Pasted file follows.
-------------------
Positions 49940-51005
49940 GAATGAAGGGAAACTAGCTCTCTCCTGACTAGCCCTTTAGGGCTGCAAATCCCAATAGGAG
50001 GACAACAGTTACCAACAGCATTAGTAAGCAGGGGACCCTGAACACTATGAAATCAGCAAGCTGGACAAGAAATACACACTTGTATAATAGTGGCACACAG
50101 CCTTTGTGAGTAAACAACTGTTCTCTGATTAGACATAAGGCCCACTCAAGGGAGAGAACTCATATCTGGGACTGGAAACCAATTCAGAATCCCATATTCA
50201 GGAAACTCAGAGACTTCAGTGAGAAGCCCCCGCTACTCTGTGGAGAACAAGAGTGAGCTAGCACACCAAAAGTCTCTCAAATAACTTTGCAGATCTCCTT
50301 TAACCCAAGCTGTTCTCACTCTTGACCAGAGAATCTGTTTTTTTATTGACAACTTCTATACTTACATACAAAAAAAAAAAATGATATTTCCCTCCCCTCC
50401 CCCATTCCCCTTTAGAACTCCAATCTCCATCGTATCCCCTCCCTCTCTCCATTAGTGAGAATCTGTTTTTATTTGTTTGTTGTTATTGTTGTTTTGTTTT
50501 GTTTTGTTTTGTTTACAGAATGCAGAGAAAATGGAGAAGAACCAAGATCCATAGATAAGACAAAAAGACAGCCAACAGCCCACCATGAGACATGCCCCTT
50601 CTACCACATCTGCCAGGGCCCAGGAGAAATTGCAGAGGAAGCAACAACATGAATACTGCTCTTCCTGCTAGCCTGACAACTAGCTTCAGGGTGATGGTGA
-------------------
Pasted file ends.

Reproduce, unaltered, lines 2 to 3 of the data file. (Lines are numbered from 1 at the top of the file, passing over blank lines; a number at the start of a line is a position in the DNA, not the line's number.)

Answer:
49940 GAATGAAGGGAAACTAGCTCTCTCCTGACTAGCCCTTTAGGGCTGCAAATCCCAATAGGAG
50001 GACAACAGTTACCAACAGCATTAGTAAGCAGGGGACCCTGAACACTATGAAATCAGCAAGCTGGACAAGAAATACACACTTGTATAATAGTGGCACACAG